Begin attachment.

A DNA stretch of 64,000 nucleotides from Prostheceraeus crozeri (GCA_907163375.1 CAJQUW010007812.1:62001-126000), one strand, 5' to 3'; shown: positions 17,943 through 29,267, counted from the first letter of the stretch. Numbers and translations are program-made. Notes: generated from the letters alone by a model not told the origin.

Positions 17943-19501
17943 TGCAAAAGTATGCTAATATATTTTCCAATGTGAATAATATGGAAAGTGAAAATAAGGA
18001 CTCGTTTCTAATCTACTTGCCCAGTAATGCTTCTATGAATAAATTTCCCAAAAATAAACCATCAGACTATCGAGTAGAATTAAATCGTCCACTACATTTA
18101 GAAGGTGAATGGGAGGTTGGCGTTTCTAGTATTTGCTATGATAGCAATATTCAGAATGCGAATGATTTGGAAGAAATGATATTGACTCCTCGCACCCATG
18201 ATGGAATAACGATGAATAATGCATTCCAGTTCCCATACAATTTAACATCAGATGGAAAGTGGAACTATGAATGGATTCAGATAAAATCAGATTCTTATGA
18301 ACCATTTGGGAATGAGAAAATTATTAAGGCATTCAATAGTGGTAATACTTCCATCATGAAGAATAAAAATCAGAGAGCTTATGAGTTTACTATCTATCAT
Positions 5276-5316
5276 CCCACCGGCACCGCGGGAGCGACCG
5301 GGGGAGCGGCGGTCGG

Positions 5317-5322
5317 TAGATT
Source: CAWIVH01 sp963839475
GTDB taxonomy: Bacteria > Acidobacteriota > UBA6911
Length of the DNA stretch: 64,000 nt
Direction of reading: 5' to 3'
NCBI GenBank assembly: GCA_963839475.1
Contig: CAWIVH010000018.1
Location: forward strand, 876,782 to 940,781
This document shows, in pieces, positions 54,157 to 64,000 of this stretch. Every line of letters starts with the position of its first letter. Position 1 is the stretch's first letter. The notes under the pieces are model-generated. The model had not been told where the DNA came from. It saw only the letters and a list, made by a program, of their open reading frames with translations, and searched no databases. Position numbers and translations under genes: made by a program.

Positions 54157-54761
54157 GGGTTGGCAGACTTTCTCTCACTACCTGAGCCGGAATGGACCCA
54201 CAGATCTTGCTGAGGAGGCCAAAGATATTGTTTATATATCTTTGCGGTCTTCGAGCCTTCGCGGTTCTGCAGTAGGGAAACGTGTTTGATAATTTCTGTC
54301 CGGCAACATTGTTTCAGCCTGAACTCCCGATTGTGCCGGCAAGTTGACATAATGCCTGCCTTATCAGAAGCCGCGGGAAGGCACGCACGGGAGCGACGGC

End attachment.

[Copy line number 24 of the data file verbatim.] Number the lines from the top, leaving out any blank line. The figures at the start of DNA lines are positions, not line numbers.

54301 CGGCAACATTGTTTCAGCCTGAACTCCCGATTGTGCCGGCAAGTTGACATAATGCCTGCCTTATCAGAAGCCGCGGGAAGGCACGCACGGGAGCGACGGC